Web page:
My dream is that once I retire I will write, at least among other things. There are in particular a couple of clerical figures who intrigue me and I would like to know more about them.
Possibly the Anglo-Catholic History Society, if it’s still going twenty-plus years hence, might be interested in one of them, the first Vicar of my home town, Bournemouth, Revd Alexander Morden Bennett. Fr Wagner of Brighton is a well-known figure in the annals of the 19th-century Catholic Revival in the Church of England, but Morden Bennett, his counterpart along the coast, is almost entirely unremarked-on. Like Wagner, Bennett was a man of independent means – he had to be, as the living of Bournemouth was so poorly endowed no clergyman would take it on for the first few years of its existence (Bennett arrived in 1845). Like Wagner, he refurbished the parish church and founded a swathe of daughter establishments which took Catholic practices further than their parent. He didn’t establish his own order of sisters, but invited some to Bournemouth. Like Wagner, his efforts were not universally popular: a schismatic evangelical church was established to combat Bennett’s principles and on one occasion he was burned in effigy as a ‘Papist’ (in Bournemouth!). He defied the boundaries of his parish to evangelise the potters of Canford Heath in open-air prayer and preaching meetings. The wheel of opinion turned, and by the time Bennett died in 1880 he was treated as a hero of Bournemouth’s early history, the church of St Stephen being built as a memorial to him. I’ve seen a portrait photo of him – a dramatically bald, stern fellow seen side-on – but can’t find it at the moment. He must have been a newly-ordained young clergyman when John Keble’s Assize Sermon of 1833 sparked off the Oxford Movement, so he was among the first generation of priests who took the Tractarian message to the parishes, changing the Anglican Church for ever.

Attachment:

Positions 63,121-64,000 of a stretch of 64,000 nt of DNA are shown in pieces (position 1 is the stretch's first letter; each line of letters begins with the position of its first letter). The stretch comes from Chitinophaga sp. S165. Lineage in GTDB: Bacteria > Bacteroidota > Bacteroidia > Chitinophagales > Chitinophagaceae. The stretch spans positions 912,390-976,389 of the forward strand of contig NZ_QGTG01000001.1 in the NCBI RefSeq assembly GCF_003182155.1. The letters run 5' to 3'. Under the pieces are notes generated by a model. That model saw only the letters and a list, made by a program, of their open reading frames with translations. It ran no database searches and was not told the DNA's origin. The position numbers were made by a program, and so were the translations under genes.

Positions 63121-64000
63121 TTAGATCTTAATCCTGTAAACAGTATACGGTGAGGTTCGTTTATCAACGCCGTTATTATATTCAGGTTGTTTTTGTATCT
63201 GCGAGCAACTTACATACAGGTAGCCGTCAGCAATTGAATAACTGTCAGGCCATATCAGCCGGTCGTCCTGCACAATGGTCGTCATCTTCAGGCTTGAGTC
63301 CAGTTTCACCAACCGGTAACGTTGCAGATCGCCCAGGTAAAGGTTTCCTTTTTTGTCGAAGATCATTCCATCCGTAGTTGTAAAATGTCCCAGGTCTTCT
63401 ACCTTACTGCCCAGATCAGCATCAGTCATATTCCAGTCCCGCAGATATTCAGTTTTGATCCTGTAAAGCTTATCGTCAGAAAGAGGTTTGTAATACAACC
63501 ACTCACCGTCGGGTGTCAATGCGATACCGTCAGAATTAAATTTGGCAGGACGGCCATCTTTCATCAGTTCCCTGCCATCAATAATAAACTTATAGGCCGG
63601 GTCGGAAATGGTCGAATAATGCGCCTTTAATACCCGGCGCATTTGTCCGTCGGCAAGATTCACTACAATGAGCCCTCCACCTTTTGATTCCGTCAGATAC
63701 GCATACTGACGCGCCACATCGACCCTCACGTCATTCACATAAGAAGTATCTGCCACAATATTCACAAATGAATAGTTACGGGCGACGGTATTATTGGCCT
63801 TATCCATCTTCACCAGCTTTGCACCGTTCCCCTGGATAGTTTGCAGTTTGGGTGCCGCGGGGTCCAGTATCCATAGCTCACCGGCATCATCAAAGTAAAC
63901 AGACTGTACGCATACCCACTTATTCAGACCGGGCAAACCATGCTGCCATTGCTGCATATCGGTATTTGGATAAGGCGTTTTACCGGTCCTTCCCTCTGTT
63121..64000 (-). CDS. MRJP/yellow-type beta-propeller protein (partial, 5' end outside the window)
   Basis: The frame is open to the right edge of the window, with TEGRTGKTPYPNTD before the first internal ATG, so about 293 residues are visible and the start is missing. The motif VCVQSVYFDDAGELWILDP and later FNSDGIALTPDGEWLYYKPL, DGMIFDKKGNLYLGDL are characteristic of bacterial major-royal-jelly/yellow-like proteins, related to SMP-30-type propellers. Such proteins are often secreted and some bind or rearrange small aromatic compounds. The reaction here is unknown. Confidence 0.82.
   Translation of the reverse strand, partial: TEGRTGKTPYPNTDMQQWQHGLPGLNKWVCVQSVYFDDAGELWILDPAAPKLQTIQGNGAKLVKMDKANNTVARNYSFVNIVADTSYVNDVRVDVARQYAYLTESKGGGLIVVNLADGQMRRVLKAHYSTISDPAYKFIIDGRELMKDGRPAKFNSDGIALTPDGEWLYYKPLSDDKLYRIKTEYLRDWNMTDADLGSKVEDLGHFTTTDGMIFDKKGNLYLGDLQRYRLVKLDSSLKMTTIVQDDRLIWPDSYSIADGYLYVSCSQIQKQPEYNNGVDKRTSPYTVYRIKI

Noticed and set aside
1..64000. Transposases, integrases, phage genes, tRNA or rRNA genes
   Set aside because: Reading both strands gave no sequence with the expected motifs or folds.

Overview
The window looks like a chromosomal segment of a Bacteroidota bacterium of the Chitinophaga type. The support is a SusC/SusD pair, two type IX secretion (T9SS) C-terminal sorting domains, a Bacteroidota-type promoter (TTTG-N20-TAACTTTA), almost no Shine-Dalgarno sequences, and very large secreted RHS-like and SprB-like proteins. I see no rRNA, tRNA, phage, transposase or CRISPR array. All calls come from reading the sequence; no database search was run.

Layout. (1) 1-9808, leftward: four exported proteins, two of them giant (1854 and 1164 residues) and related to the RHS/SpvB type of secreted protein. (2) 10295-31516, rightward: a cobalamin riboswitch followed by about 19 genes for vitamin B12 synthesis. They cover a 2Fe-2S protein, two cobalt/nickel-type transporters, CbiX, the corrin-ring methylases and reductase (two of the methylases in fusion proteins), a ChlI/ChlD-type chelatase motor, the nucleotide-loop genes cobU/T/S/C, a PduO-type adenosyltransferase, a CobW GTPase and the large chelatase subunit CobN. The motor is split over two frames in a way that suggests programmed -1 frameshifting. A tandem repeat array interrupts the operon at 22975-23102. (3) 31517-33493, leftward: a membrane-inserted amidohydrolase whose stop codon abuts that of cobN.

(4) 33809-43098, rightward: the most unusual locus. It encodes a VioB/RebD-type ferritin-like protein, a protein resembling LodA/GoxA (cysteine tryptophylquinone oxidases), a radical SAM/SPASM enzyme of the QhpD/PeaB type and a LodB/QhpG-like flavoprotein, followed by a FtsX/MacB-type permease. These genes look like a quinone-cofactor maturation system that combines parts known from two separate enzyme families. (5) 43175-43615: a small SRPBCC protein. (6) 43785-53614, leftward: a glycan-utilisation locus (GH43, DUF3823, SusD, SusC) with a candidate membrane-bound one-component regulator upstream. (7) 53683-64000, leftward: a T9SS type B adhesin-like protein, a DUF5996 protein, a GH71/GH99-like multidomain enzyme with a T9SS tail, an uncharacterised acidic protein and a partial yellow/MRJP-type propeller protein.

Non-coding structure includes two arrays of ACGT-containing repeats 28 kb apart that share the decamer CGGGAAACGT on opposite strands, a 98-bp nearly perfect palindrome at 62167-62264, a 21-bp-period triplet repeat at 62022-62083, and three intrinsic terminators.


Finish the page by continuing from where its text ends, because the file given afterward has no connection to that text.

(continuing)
Who might be interested in my second intriguing personality is another matter. He was another Anglo-Catholic, though a far less orthodox one: Fr Lionel Smithett Lewis, Vicar of Glastonbury between 1921 and 1953, who seems to have been absolutely central to the development of Glastonbury as a centre of weirdness, an amalgam of Christian and neo-pagan traditions. Lewis firmly believed the stories about Jesus and Joseph of Arimathea visiting the area in the 1st century, King Arthur, and the Holy Grail: he even tried to get what he thought might be the Grail moved to Glastonbury from Wales so it could be enshrined in the parish church. He was instrumental in starting the Glastonbury Pilgrimage, which is still a great jamboree for what’s left of the Anglo-Catholic movement, and was a great friend of the architect and mystical writer Bligh Bond who designed fittings for the church during Lewis’s incumbency; Bond had been dismissed by the Bishop of Bath & Wells as Director of Excavations at the ruins of Glastonbury Abbey in the year Lewis arrived, after talking to ghosts to aid his investigations. Lewis carried out the funeral of the occultist Dion Fortune, apparently accepting her own estimation of herself as a Christian of some sort. What an odd man.
And talking about the clerical figures of the past gives me an excuse to mention PJ Harvey. In 2010, while recording Let England Shake at St Peter’s Eype, she drew a series of pencil sketches inspired by the radio mast which sits dramatically amid the green fields along a footpath from the church: they appeared in Francis Ford Coppola’s Zoetrope magazine the following year, expressing, so Polly said, the way history repeated itself and wove around particular locations. One showed Edvard Munch; one, TE Lawrence. Munch made sense (one Gothy artist paying tribute to another), as did Lawrence because of the Dorset, and First World War, connection. But the third subject, framed against the radio mast? The Reverend Robert Lowman Lang. He’s an even more uncertain figure than Morden Bennett or Lionel Lewis. He seems to have served his entire clerical career in Somerset, and never reached any greater position of responsibility than Rural Dean of Taunton. What was his link to the Dorset singer? As the portraits of Lawrence and Munch are both taken from well-known photographs, the drawing of Fr Lang must be based on one as well; so where did PJH find it? And why is he wearing a pectoral cross as though he was a bishop? There’s not much material for a biography, I suspect, but there’s a mystery, albeit a little one.